1st      record read   |  0     comparisons
2nd      record read   |  1     comparison
3rd      record read   |  2     comparisons
10.000th record read   |  9.999 comparisons

That means that each new record is compared with every existing record in identity map. By applying math to compute sum of all comparison we can use something called "Arithmetic sequence":

a(n) = a(n-1) + 1
Sum(n) = (n / 2) * (a(1) + a(n))
Sum(10.000) = 5.000 * (0 + 9.999) => 5.000 * 10.000 = 50.000.000

I hope I didn't make mistake in my assumptions or calculation. Wait! I hope I did mistake because this doesn't seem good.

Try turning off change tracking = hopefully turning off identity map checking.

It can be tricky. Start with:

var bookAndReviews = db.Books.Where(b => b.BookId == id)
                             .Include(b => b.Reviews)

But there is a big chance that your navigation property will not be populated (because it is handled by change tracking). In such case use this approach:

var book = db.Books.Where(b => b.BookId == id).AsNoTracking().FirstOrDefault();
book.Reviews = db.Reviews.Where(r => r.BookId == id).AsNoTracking().ToList();

Anyway can you see what object type is passed to Equals? I think it should compare only primary keys and even 50M integer comparisons should not be such a problem.

As a side note EF is slow - it is well known fact. It also uses reflection internally when materializing entities so simply 10.000 records can take "some time". Unless you already did that you can also turn off dynamic proxy creation (db.Configuration.ProxyCreationEnabled).

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Awesome analysis! According to tests (simple entity with no nav. properties) I've made some time ago, AsNoTracking cuts down the time for materialization to 50%. I could imagine though that snapshot creation for entities loaded as tracked is more expensive than calling Equals in the identity map. If you call the same query a second time (both as tracked) in the same context it returns fast (less than 1/10 of the first call), much faster than loading without tracking - which lets me guess that the Equals check in the identity map is relatively cheap. –  Slauma Sep 13 '11 at 19:25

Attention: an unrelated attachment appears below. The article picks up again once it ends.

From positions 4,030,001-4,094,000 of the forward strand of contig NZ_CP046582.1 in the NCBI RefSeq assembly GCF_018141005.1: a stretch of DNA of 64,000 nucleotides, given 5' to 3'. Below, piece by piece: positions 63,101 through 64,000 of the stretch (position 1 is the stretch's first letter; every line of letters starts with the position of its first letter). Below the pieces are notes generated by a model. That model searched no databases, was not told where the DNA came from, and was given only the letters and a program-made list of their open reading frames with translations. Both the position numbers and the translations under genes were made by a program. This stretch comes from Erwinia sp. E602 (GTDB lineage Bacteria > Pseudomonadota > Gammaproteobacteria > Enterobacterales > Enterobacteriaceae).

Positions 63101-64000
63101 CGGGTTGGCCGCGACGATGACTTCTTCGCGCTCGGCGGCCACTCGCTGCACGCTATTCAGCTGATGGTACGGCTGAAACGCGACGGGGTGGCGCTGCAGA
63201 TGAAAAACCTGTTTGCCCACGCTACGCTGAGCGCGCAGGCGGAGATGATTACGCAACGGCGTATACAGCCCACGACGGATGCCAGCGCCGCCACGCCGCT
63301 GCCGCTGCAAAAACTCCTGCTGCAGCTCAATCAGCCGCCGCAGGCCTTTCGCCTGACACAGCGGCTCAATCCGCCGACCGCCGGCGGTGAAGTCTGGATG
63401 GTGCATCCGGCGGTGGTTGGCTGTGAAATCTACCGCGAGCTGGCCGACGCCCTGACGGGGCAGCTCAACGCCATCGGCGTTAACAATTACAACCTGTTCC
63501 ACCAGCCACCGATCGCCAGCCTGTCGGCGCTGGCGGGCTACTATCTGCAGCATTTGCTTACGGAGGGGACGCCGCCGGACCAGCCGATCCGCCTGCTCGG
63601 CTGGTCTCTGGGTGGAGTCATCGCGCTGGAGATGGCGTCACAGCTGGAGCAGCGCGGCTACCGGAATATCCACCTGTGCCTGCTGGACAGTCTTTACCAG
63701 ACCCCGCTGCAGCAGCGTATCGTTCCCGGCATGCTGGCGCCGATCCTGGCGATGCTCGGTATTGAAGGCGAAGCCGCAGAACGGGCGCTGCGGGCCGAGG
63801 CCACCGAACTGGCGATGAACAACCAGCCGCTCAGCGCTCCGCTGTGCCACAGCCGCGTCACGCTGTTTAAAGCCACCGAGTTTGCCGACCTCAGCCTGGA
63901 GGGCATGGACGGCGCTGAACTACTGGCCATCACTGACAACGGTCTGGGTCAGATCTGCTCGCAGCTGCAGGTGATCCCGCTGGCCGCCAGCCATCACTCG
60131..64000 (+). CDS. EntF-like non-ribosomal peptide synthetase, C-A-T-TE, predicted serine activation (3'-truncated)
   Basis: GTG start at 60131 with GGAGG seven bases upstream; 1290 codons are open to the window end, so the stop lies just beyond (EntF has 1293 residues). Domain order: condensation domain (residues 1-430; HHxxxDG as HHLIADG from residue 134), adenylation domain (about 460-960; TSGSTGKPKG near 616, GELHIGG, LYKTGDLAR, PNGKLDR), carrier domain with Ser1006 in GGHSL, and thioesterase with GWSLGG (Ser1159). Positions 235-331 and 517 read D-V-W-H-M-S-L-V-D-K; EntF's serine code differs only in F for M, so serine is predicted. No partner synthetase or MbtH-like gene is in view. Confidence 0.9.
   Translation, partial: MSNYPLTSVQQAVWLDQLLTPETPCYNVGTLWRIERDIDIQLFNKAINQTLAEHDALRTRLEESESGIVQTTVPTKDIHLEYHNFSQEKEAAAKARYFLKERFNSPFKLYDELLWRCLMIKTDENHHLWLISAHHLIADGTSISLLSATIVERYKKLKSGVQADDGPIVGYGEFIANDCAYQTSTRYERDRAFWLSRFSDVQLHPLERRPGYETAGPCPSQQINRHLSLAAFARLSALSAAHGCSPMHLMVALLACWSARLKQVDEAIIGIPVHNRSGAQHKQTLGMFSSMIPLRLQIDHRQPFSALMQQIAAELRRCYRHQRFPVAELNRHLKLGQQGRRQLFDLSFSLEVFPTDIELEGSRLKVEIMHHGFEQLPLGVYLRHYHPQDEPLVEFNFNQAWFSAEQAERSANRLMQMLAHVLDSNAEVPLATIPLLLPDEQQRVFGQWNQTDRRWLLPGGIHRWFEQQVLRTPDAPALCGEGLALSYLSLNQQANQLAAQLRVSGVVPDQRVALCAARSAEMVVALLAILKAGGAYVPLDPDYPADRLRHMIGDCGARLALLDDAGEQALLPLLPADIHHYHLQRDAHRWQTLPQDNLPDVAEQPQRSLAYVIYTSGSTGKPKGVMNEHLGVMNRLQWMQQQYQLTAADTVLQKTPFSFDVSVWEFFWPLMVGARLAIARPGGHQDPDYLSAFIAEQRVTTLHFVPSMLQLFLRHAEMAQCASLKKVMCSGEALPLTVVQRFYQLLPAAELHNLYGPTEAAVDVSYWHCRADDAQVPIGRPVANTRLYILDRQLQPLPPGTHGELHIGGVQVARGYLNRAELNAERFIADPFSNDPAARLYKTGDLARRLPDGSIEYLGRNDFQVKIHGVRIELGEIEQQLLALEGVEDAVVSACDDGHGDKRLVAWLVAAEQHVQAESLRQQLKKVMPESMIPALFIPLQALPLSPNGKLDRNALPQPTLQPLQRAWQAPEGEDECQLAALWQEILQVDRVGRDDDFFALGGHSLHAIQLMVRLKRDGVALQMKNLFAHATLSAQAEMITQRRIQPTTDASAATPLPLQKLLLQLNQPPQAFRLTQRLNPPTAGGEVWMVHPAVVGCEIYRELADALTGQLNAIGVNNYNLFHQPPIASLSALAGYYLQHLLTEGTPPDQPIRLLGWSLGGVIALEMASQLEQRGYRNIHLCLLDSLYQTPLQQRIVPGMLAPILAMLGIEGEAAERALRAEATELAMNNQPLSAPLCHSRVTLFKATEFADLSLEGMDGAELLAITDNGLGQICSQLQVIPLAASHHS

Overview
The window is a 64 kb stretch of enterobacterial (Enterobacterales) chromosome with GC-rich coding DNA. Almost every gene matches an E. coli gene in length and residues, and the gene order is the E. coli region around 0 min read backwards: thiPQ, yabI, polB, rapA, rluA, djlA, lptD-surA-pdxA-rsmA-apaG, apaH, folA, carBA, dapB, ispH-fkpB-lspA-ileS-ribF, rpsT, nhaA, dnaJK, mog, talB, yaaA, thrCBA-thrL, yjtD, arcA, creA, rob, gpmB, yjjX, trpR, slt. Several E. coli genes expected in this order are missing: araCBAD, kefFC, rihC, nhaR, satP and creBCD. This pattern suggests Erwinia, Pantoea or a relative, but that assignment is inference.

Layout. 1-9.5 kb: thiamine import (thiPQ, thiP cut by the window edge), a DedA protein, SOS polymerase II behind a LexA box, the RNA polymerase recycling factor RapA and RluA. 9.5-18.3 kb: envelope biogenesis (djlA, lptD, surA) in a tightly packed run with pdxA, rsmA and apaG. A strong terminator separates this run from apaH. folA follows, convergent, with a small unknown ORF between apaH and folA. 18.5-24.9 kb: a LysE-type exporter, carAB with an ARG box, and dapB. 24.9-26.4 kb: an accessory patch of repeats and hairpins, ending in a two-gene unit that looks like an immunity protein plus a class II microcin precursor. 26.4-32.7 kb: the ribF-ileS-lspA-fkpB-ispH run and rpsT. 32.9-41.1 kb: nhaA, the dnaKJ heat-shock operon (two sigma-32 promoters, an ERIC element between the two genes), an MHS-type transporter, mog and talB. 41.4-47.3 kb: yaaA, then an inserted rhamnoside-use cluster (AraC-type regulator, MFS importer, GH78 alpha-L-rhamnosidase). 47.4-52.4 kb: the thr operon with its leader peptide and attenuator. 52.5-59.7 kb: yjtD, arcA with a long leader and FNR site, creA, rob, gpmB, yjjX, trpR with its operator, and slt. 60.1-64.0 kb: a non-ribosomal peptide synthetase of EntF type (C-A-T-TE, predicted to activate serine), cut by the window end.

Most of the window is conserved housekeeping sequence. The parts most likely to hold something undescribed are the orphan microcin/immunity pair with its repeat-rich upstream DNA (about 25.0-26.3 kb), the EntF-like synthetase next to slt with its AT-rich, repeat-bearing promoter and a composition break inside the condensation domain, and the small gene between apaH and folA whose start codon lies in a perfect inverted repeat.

BTW: Include works also with AsNoTracking(), the navigation collection gets populated. (Or did you mean that the reverse navigation property Review.Book will not be populated?) –  Slauma Sep 13 '11 at 19:27

I know this sounds lame, but have you tried the other way around, e.g.:

var reviewsAndBooks = db.Reviews.Where(r => r.Book.BookId == id)
                       .Include(r => r.Book);

I have noticed sometimes better performance from EF when you approach your queries this way (but I haven't had the time to figure out why).

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I would personally avoid this due to issues with deadlocks. –  Skarsnik Aug 9 '13 at 5:28